For serious backyard bird and wildlife watchers, an understanding of animal behavior is essential
A backyard habitat requires basic tools like feeders, a water feature, native wildflowers, nest boxes and a carefully selected menu to attract a wide variety of species.
Once you’ve “set the table” and have a steady stream of visitors to your backyard, a little bit of knowledge about animal behavior will enhance your enjoyment, bring birds and animals closer to you, and encourage them to linger for photos or close observation
Protect the wildlife you’re trying to attract
Keep dogs/cats and other predators indoors when you’re outside (or always) to avoid a situation where you are, quite literally, leading wildlife to slaughter
Establish a “safe zone” in their habitat that you never enter. My backyard is essentially a bottom land where a small marsh/pond provides a diverse habitat for birds and wildlife. Even though I could easily enter the water or walk the muddy shore, I’ve made a decision to leave a large area of the habitat as a sort of “comfort zone”
Work on your forest “edge” habitat
Forest edges are where you’ll find a myriad of bird and wildlife species. A well-designed area that provides cover, a choice of perches of different heights/levels/types and a source of water will be a familiar-looking habitat for native species, and will help to consolidate the bird and wildlife activity into an area that you can photograph more easily.
If you have a small yard, or find it difficult to get outside, think creatively about your surroundings, and use your house or any other permanent structures as a “bllind”
You’ll find out that birds seem to be more tolerant of a camera lens poking out of a home than a human face, which shares many features with that of a predator
Make consistency a part of your strategy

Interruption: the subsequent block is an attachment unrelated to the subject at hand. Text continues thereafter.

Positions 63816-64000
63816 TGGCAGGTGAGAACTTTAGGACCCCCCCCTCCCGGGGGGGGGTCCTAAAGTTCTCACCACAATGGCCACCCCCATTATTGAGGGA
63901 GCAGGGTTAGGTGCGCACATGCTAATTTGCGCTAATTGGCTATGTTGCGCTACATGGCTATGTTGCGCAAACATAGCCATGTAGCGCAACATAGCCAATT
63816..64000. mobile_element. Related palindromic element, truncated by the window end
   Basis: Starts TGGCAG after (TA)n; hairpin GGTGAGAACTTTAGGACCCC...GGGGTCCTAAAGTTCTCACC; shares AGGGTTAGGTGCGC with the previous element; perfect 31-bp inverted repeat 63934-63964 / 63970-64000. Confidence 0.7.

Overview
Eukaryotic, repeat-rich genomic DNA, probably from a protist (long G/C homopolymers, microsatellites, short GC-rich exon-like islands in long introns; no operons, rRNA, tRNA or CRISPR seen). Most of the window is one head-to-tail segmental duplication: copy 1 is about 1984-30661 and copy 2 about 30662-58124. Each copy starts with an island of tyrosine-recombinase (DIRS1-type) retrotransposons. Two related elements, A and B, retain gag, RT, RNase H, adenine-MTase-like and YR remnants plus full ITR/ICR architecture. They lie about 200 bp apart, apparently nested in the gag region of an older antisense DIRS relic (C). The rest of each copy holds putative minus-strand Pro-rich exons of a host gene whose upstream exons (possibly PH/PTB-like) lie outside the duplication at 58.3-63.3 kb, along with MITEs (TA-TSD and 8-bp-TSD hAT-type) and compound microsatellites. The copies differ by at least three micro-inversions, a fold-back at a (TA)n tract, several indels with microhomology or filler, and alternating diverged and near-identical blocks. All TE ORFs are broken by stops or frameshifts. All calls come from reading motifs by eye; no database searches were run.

When I was a kid, I thought that wildlife would naturally want to come closer to me, simply because I wanted to be closer to them. At the age of 9, my understanding of “patience” consisted of “pausing” and expecting something to happen. I’m still not a big fan of sitting still, so any tactic that can speed “patience” along is a tactic I’ll use, such as:
Become a Creature of Habit
Over time, you’ll begin to notice that there are general patterns that are followed by certain species and/or individuals throughout the day. This will not only allow you to observe and study wildlife, it will also help to improve the quality of your photographs.
Knowing that you have a good chance of catching birds bathing in the early morning, you’ll be better prepared to make an effective exposure that will showcase that behavior in a dynamic and effective way.
Appeal to their senses
Your clothing represents the largest area visible on your body, so treat it like an important tool in your strategy. Put some thought into the colors, shape and even fit of your “backyard suit” and make a real effort to wear similarclothing when engaged in activities outdoors.Even if you don’t see any birds or other critters, it doesn’t mean that they can’t see you.
Animals in the wild are constantly assessing the threat level of a particular object or animal. Because it would be exhausting and counter productive to react with the fight/flight response to every animal in every situation, habituation allows the bird to get comfortable with what’s familiar.
Hello, it’s me
Birds do more than sing; they have a myriad of nuanced calls and noises that are used in very specific situations. You can use your voice to establish a consistent and recognizable “hello” or greeting call.
Each time I exit my home and step onto my backyard deck, I issue a simple two-note greeting (sort of a combo of e.phoebe and b.c. chickadee)to announce that its “just me” Over the past year, that simple greeting has become increasingly effective in getting the attention of the birds, squirrels and chipmunks that call my backyard home. As of this summer, the denizens will essentially, “come when called.”